Diagnostic Tests to Find Cancer

A medical screening increases the probability of detecting certain cancers early, which is when they are most curable. Below are the types of tests done to find and diagnose cancer.

Cancer Blood Tests

Except for leukemia, non-Hodgkin lymphoma, and other blood cancers, blood tests generally cannot determine whether you have cancer or some other condition. However, they can provide your doctor with clues about what is happening inside your body.

The types of cancer blood tests are:

  • Complete blood count (CBC). This common blood test measures the different types of blood cells in a sample of your blood. It evaluates your overall health and detects a wide range of disorders, such as anemia, infection, and leukemia.
  • Blood protein testing. This test examines various proteins in your blood and can assist in detecting specific abnormal immune system proteins (immunoglobulins) that, in some cases, are elevated in people with multiple myeloma.

Imaging Tests or Radiology

Your doctor may use imaging tests to produce pictures of your internal body. Imaging tests are beneficial in several ways. They play a role in looking for cancer, finding out how far cancer has spread, and determining if cancer treatment is working.

The types of imaging tests are:

  • Computed tomography (CT or CAT) scan. A CT scan shows a cross-section of the body. The image it produces shows your bones, organs, and soft tissues a lot more clearly than standard x-rays. CT scans can also reveal a tumor’s size, shape, and location, as well as show the blood vessels that feed the cancer without needing to cut into the patient.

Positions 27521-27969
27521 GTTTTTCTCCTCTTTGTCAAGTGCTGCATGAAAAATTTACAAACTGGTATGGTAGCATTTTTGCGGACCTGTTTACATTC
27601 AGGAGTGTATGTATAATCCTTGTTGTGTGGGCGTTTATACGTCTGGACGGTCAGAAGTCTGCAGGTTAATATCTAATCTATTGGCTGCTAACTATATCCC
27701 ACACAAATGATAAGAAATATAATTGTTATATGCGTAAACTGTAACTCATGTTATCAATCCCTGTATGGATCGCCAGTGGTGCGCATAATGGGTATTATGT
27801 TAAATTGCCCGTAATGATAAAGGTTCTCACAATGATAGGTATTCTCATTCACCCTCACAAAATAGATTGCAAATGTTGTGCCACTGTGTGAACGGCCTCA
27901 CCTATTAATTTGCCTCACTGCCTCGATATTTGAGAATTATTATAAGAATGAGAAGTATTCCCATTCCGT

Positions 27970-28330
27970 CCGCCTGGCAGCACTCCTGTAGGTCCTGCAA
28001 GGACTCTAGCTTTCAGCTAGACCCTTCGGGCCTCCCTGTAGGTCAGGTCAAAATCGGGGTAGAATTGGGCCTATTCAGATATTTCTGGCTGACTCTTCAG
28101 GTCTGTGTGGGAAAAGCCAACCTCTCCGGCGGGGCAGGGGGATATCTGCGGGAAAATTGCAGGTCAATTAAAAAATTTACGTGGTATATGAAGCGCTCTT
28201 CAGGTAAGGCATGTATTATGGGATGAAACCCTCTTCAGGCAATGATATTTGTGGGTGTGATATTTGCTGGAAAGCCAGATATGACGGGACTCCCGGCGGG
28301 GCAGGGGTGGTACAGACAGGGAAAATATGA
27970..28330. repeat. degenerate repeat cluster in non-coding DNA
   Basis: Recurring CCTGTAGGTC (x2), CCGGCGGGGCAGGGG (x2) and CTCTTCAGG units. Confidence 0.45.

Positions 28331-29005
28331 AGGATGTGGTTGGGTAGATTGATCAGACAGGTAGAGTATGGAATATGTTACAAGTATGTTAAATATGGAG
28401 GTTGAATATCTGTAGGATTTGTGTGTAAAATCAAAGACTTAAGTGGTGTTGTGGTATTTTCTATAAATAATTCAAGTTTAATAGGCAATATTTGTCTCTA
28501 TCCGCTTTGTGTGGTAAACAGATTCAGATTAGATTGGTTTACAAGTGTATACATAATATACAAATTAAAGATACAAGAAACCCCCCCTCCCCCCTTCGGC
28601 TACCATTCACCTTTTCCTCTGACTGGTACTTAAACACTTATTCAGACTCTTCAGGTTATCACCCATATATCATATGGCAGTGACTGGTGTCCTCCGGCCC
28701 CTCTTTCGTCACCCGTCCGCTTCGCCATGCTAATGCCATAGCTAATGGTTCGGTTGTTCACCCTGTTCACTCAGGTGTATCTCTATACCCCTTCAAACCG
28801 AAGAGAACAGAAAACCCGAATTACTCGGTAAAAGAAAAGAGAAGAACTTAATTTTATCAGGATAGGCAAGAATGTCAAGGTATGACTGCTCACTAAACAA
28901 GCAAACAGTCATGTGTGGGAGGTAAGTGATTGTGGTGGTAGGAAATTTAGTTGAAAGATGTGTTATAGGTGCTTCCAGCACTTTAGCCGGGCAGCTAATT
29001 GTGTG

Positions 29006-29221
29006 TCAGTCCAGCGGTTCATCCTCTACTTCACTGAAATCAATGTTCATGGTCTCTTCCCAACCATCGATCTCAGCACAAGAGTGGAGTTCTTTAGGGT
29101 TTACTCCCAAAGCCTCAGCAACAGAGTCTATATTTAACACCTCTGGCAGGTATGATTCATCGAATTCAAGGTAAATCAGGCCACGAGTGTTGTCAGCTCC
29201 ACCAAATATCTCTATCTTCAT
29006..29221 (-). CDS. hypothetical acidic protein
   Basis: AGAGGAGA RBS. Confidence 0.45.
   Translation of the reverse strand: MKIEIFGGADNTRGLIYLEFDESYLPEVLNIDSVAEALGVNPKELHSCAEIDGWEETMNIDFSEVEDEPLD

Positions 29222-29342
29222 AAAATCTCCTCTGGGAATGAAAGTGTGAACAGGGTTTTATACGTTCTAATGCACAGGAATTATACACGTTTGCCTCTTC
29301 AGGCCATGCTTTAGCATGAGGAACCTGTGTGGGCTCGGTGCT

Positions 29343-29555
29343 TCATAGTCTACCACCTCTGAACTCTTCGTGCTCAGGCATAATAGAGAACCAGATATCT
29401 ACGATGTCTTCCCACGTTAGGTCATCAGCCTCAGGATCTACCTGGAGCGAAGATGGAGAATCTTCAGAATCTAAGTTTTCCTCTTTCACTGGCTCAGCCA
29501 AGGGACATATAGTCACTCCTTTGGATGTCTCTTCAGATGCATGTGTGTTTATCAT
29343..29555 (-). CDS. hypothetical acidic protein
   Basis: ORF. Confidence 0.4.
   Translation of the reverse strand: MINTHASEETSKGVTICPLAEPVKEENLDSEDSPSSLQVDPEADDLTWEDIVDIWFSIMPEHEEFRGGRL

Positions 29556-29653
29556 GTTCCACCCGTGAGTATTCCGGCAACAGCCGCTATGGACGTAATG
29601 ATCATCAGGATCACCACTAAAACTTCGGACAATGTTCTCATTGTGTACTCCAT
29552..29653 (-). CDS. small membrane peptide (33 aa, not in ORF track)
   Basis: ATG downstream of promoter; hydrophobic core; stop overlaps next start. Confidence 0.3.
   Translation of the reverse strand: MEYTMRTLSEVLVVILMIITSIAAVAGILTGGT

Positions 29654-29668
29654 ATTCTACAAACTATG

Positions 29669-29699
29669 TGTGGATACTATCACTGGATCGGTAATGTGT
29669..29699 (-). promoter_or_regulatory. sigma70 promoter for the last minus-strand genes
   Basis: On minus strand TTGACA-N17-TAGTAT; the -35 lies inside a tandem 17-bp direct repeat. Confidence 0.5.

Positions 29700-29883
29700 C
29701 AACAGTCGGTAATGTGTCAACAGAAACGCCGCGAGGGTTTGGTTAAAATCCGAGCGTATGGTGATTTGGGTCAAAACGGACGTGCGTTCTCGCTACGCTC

• Magnetic resonance imaging (MRI) scan. An MRI scan is excellent at locating and pinpointing some cancers. This test, along with the use of contrast dye, is the best way to detect brain and spinal cord tumors. MRI utilizes strong magnets to produce the images — not radiation.
  • X-rays and other radiographic tests. Radiographs, otherwise called x-rays, make shadow-like pictures of bones and certain bodily organs and tissues. X-rays are especially useful for finding bone problems, but CT and MRI scans often produce better pictures of them.
  • Ultrasound. An ultrasound machine generates images known as sonograms by releasing high-frequency sound waves that go through the body. As the sound waves bounce tissues and organs, they create echoes.
  • Mammograms. A mammogram is a specific type of x-ray that looks for changes that may signal breast cancer.
  • Nuclear medicine scans. Nuclear scans create pictures based on your body’s chemistry rather than on physical shapes and forms. If cancer is present, the tumor may reveal itself on the image as a “hot spot.”

Endoscopy Procedures

Endoscopy is a specialized medical procedure in which a doctor inserts a tube-like instrument into the body to make well-defined examinations.

The types of endoscopy procedures are:

  • Bronchoscopy. Bronchoscopy is a procedure where your doctor will look inside the lungs with a bronchoscope. This device is a thin, flexible tube with a light and a small video camera at the end. Your doctor will put this tube through your mouth or nose, down your throat, into your windpipe (trachea), and the airways (bronchi and bronchioles) of your lungs.